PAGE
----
From nearly 60 submissions for the 2017 WITec Paper Award, the WITec jury selected the three best publications. They were written by scientists from Ireland, Portugal and Germany who used WITec correlative confocal Raman microscopes to study transition metal dichalcogenides, textile fibres and cement. These papers show how information on the chemical and structural composition of a material, obtained through this non-destructive technique, can lead to a more comprehensive understanding of a wide range of materials.
The Gold Paper Award is made to Maria O’Brien from Trinity College in Dublin (Ireland) for mapping low-frequency Raman modes of four transition metal dichalcogenides (TMDCs): MoS2, MoSe2, WS2 and WSe2. Together with Niall McEvoy, Damien Hanlon, Toby Hallam, Jonathan Coleman and Georg Duesberg, she used the Raman modes for in-plane and out-of-plane vibrations whose intensities depend on the thickness and the stacking order of the molecules’ layers. The study has shown that the low-frequency Raman modes of these materials reveal additional information compared to conventional Raman modes. The scientists are convinced: “This study presents a major stepping stone in the fundamental understanding of layered materials as mapping the low-frequency modes allows the quality, symmetry, stacking configuration and layer number of 2D materials to be probed over large areas.” They suggest using low-frequency Raman mapping for the analysis of TMDCs that show no significant changes correlated to layer numbers in the high-frequency regions of their Raman spectra. https://doi.org/10.1038/srep19476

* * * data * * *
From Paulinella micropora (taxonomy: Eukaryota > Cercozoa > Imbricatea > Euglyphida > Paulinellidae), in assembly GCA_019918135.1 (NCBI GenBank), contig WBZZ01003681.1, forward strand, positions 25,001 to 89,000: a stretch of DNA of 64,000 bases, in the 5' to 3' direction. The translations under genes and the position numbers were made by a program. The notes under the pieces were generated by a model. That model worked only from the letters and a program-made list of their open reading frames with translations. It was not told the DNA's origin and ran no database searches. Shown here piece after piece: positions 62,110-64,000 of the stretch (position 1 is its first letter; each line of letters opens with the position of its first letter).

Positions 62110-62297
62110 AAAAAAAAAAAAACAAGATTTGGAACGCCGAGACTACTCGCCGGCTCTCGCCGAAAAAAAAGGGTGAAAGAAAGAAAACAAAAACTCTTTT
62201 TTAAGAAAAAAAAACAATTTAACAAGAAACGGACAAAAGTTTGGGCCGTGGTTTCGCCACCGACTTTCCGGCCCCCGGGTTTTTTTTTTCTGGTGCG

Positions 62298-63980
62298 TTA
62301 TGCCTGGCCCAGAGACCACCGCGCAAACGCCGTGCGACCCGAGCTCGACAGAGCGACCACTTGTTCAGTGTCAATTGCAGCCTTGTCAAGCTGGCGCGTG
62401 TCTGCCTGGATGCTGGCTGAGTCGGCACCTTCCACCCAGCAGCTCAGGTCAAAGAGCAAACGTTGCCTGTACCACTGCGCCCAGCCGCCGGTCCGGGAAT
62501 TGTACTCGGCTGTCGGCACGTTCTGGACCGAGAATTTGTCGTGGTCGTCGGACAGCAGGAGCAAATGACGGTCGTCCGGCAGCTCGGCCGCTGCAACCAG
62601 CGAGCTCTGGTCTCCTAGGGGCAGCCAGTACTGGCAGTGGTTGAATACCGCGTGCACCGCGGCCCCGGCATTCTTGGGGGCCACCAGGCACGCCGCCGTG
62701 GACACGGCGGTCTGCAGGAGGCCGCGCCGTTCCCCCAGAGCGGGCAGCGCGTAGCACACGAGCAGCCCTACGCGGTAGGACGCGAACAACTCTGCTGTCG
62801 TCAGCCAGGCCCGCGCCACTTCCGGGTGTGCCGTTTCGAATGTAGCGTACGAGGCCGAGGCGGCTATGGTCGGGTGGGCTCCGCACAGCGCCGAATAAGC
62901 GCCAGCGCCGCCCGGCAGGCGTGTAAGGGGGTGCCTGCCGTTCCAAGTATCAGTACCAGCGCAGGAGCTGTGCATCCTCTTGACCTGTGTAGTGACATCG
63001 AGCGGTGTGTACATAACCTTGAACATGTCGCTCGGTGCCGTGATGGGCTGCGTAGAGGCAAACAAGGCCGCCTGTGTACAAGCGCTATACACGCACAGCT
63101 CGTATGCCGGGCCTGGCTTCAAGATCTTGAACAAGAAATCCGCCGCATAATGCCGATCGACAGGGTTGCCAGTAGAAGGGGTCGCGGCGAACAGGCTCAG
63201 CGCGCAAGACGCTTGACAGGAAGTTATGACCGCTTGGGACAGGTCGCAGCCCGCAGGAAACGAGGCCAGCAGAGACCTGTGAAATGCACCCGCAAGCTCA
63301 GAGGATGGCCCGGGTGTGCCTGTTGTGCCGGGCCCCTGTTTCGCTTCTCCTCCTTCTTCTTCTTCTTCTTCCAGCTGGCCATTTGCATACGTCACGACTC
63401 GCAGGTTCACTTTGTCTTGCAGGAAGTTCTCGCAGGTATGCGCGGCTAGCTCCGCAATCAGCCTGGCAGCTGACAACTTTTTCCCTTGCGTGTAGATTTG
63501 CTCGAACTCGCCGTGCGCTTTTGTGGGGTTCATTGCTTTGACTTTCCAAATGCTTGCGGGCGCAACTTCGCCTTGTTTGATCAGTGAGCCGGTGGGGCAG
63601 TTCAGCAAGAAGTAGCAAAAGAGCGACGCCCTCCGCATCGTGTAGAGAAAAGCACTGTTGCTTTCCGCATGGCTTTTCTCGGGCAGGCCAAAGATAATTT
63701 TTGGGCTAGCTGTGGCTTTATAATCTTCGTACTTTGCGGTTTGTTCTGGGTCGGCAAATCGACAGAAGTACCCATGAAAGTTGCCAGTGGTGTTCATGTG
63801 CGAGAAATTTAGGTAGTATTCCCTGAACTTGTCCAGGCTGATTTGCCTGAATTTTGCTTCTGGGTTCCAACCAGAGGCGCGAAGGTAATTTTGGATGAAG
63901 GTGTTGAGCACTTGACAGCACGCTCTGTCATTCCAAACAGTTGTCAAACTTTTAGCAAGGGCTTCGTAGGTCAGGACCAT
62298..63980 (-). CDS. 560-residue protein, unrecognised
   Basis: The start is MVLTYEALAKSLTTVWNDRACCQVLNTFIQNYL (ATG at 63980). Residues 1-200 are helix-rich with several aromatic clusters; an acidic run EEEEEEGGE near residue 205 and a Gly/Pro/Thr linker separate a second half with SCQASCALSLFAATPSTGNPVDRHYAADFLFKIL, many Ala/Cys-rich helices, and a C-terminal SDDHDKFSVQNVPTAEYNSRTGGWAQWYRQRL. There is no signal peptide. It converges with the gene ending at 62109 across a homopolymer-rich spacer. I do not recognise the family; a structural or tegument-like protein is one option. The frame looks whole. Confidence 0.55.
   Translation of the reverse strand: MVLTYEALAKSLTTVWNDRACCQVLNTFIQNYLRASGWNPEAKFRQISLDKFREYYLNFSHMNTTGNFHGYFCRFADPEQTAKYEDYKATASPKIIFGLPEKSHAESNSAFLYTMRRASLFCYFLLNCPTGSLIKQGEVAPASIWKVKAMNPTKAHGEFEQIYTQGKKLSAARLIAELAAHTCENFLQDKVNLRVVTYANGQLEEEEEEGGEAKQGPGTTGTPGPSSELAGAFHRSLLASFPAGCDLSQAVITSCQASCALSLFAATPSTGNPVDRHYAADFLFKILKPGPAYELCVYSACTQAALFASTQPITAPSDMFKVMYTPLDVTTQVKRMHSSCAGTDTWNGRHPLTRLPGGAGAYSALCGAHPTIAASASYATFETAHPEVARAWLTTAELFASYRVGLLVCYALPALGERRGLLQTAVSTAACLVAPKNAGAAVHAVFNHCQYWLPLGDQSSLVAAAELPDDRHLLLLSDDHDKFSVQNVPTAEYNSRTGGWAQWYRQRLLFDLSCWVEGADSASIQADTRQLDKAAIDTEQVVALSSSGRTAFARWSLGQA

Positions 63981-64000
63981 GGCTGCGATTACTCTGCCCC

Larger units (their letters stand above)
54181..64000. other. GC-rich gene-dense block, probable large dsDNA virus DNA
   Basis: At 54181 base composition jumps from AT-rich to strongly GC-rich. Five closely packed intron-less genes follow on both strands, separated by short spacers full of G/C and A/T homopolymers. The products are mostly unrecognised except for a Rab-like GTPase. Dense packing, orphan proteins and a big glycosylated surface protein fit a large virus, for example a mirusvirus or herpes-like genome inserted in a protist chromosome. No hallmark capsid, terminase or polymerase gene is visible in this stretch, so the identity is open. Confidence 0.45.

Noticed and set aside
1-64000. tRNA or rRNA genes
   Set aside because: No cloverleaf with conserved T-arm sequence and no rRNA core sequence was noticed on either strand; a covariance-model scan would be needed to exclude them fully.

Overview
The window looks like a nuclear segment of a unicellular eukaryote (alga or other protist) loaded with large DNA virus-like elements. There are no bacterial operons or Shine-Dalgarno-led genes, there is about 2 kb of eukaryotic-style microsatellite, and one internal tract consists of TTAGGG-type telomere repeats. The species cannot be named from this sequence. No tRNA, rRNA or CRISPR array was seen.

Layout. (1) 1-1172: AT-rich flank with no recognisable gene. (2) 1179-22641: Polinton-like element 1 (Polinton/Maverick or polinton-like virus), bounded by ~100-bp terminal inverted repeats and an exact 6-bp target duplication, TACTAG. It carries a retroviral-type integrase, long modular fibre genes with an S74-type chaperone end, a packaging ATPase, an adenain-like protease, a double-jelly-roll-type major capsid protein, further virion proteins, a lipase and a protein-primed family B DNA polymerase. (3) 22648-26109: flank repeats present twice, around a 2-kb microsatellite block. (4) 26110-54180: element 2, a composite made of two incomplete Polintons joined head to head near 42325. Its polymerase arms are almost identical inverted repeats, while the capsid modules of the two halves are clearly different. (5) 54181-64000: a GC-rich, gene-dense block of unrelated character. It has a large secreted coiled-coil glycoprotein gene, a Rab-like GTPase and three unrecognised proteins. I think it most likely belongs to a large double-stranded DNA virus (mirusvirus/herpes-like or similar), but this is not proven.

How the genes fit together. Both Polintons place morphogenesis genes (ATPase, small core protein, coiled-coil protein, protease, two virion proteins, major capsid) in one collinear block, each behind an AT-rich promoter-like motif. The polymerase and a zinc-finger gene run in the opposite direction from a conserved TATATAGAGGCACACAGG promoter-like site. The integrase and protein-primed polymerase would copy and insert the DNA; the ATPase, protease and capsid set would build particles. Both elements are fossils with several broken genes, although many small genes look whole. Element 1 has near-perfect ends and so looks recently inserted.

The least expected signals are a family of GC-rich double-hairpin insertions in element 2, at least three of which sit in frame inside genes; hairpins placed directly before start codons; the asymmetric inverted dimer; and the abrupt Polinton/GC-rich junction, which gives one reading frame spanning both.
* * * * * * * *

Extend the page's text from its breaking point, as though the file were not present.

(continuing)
The Silver Paper Award is given to Helena Nogueira from the University of Aveiro (Portugal). She and her co-authors Sara Fateixa, Manon Wilhelm and Tito Trindade used three-dimensional Raman imaging and surface enhanced Raman scattering (SERS) to monitor the dyeing process of linen textile fibres with methylene blue. This dye is most commonly used for blue colouring and was applied by various procedures. The scientists also visualised how the silver nanoparticles that give textiles antimicrobial properties are distributed along and within the linen fibres. The authors conclude that regarding textile production “…Raman imaging and SERS are valuable assets that complement or eventually provide unique characterization data.” https://doi.org/10.1002/jrs.4947
The Bronze Paper Award goes to Jonas Higl from the University of Ulm (Germany) for a Raman study on hydrating of cementitious materials. With his colleagues, Marcus Köhler and Mika Lindén, he used confocal Raman microscopy to document which structures and molecules are formed during the complex process of hydrating C3S clinker. To the knowledge of the authors this study was the first published using Raman imaging to study hydrating of cement. https://doi.org/10.106/j.cemconres.2016.07.005
The annual awards recognise outstanding scientific work published the preceding year that employed a WITec device as part of its experimental setup. The evaluation criteria include the significance of the results for the scientific community and the originality of the techniques used.
Paper Award 2018
WITec have announced the 2018 WITec Paper Award competition for research articles published in 2017. Scientists from all fields of application in both academia and industry are invited to submit their publications featuring results acquired with a WITec instrument to firstname.lastname@example.org. The deadline for submissions is 31 January 2018.